by Martin Jones
In the graveyard of empires, experiences varied wildly – the year, the unit, the province, the problem, the strategy, and the mission. Exposure was limited for some, extensive for others, and many fell in between. Your experience may have been deeply intimate or alarmingly impersonal. Across the spectrum of possibilities and proven throughout time, altruism remains: if you touch war, it will touch you back.
How to put a finger on the emotional reaction to recent events? How to characterize the anger, frustration, disbelief, or acceptance (essentially the stages of grief) that an entire generation is feeling right now?
Let’s say that an authentic experience (not necessarily traumatic, but could be) demands a price. The cost of war and the price of war are two very different things. That price required to participate, the ticket to get on the ride, if you will – is a piece of you. It’s a piece of who you once were, resulting in a new version of you that doesn’t necessarily have to be better or worse but will surely be different.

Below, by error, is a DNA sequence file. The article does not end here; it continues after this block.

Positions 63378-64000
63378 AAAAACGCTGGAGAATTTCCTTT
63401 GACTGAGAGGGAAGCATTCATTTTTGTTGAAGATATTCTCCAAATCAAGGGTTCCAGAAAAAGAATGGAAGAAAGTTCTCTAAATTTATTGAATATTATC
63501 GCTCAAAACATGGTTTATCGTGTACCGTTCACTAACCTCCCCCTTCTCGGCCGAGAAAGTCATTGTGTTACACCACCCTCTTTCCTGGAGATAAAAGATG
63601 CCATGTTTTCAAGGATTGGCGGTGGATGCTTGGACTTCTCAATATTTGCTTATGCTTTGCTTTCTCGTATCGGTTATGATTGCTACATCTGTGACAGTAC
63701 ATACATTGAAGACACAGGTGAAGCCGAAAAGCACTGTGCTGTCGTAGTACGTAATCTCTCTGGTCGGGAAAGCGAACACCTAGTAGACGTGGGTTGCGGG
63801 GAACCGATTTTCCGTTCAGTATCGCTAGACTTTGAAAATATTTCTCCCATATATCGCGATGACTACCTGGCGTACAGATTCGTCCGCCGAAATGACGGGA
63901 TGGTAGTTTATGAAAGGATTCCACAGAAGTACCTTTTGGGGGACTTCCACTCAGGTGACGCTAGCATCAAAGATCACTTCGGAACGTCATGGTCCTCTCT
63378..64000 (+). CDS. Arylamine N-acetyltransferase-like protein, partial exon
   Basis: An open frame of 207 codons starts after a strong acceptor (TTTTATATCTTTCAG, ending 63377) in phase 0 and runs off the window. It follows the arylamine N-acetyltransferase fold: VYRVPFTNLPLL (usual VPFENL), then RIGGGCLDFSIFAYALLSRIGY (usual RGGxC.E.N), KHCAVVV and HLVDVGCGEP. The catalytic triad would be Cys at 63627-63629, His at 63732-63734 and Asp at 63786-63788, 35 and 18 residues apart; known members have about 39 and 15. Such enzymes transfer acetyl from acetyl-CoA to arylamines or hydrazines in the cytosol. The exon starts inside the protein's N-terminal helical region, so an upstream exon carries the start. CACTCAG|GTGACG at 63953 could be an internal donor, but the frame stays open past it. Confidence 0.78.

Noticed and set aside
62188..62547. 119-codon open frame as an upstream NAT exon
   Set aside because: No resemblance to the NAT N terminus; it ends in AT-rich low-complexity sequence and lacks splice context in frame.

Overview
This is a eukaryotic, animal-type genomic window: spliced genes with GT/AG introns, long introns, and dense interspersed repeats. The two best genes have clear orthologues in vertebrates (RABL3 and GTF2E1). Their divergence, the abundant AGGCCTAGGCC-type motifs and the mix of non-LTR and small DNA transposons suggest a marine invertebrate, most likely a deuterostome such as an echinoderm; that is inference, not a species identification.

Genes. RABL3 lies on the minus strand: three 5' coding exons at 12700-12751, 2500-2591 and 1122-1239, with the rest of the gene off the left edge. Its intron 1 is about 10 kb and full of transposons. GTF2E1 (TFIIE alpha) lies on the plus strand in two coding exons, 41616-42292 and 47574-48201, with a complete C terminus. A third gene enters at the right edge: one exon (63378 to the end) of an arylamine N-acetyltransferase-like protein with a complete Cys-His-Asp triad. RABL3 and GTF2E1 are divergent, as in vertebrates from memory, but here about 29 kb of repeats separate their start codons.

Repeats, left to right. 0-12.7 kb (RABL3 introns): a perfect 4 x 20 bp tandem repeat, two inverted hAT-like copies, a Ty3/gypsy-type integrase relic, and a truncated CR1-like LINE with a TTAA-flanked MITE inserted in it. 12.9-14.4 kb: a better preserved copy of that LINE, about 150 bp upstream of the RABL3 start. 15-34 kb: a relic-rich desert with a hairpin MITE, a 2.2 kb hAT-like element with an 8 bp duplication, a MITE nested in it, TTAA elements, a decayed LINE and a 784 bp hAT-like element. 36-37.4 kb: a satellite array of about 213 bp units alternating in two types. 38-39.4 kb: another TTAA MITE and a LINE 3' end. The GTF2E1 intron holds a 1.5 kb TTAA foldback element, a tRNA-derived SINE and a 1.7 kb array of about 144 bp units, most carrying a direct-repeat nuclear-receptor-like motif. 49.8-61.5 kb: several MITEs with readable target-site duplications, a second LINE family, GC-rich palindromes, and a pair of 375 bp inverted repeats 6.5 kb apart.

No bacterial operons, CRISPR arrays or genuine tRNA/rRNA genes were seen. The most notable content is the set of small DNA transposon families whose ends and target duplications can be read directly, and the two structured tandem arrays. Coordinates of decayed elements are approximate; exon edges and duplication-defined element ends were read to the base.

If we assume this to be true, then accept that all those little pieces of us left behind make up one massive grave, equivalent to the total sum of the collective American consciousness during the conflict.
How would you feel if someone toppled your tombstone and ransacked the grave of what was once you?
This first appeared in The Havok Journal on August 19, 2021.
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